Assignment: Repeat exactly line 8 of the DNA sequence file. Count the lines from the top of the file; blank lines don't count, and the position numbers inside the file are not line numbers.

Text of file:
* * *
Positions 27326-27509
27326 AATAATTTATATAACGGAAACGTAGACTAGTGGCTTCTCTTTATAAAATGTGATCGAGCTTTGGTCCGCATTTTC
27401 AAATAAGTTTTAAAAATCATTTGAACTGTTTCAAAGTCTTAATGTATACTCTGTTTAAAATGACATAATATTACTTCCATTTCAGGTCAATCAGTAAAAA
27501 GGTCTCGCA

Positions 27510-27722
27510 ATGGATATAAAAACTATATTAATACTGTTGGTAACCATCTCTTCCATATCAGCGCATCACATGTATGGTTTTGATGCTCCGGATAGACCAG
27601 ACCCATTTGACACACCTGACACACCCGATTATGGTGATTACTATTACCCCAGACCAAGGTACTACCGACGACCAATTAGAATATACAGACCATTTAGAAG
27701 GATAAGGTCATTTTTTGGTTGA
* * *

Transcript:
27701 GATAAGGTCATTTTTTGGTTGA